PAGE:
AT&T’s controversial edit of comments about President Bush from a Webcast of Pearl Jam’s performance at Lollapalooza last week was not the first time the telecommunications giant has silenced political statements by musicians.
An AT&T spokeswoman initially characterized the sudden audio edit that silenced Eddie Vedder’s lyrics “George Bush, leave this world alone” and “George Bush, find yourself another home” during Pearl Jam’s performance in Grant Park last Sunday as “an unfortunate mistake” and “an isolated incident.”
But yesterday, a reader e-mailed the Sun-Times saying AT&T’s Blue Room Webcast also had silenced comments during two performances at the Bonnaroo Festival in Tennessee last June, cutting remarks by the John Butler Trio bemoaning the lack of federal response to Hurricane Katrina and comments about Bush and the war in Iraq by singer Wayne Coyne of the Flaming Lips.
“The sound did not cut out at any other time — only when someone was talking about George Bush or the government in a negative way,” the reader, who identified herself as Andrea K., wrote. Flaming Lips management said the band was unaware of the edit but was investigating, and the John Butler Trio could not be reached.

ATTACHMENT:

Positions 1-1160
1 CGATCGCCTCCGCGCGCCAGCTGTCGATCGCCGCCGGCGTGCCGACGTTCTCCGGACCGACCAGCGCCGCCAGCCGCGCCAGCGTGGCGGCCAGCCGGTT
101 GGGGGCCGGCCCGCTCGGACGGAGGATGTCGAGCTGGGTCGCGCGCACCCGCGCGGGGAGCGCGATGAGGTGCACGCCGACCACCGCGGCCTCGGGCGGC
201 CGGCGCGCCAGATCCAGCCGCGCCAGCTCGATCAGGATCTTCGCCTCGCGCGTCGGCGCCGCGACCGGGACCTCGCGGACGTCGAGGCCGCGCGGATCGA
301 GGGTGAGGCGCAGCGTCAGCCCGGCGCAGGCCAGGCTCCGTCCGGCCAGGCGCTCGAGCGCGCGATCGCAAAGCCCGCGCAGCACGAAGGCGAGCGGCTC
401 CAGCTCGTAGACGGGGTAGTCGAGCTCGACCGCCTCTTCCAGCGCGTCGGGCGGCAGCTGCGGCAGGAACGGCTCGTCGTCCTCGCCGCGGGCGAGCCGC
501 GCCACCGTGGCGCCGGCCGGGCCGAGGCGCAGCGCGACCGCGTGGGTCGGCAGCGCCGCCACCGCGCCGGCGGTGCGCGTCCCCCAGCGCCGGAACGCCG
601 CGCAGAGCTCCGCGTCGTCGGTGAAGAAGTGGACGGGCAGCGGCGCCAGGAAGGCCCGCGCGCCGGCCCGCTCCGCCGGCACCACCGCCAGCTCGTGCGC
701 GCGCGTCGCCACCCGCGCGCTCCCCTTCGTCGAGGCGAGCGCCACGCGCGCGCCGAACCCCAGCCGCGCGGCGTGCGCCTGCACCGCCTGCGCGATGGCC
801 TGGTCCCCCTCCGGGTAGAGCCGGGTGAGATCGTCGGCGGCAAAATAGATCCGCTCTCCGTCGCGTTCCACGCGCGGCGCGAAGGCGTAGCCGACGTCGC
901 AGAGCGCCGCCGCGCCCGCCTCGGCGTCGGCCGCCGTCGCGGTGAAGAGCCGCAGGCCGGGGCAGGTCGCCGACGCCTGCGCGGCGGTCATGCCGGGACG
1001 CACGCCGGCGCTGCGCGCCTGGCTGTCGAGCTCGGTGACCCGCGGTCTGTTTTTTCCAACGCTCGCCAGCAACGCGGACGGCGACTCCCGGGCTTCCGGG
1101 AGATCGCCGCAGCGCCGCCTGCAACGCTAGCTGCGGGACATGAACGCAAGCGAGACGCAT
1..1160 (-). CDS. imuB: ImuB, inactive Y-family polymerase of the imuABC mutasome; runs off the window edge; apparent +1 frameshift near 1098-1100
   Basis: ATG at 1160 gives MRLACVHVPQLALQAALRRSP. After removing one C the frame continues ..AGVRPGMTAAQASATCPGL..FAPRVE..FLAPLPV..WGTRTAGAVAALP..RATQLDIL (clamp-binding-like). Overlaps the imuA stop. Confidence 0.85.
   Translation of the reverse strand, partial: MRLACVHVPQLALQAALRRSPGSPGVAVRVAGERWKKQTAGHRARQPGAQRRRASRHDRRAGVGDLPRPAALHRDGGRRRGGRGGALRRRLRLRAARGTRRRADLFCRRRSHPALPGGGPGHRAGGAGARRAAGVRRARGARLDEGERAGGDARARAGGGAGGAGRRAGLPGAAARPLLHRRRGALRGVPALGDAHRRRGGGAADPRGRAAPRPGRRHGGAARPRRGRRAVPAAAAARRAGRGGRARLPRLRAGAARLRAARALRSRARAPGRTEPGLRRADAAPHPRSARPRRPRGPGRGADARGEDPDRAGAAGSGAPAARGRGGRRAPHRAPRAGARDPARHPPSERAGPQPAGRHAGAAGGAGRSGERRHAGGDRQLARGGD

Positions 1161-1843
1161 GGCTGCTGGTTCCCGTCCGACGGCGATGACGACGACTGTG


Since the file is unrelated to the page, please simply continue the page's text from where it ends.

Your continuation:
But AT&T did confirm that other, unspecified political comments have been cut from its Webcasts.
To read the full article from the Chicago Sun-Times by music writer Jim Derogatis, click here.
To read about “Net Neutrality”–a Congressional Bill that would make this type of censorship illegal, click here.
For Pearl Jam’s statement on the incident, click here.
To see and hear the edited and unedited segments of the concert, click here.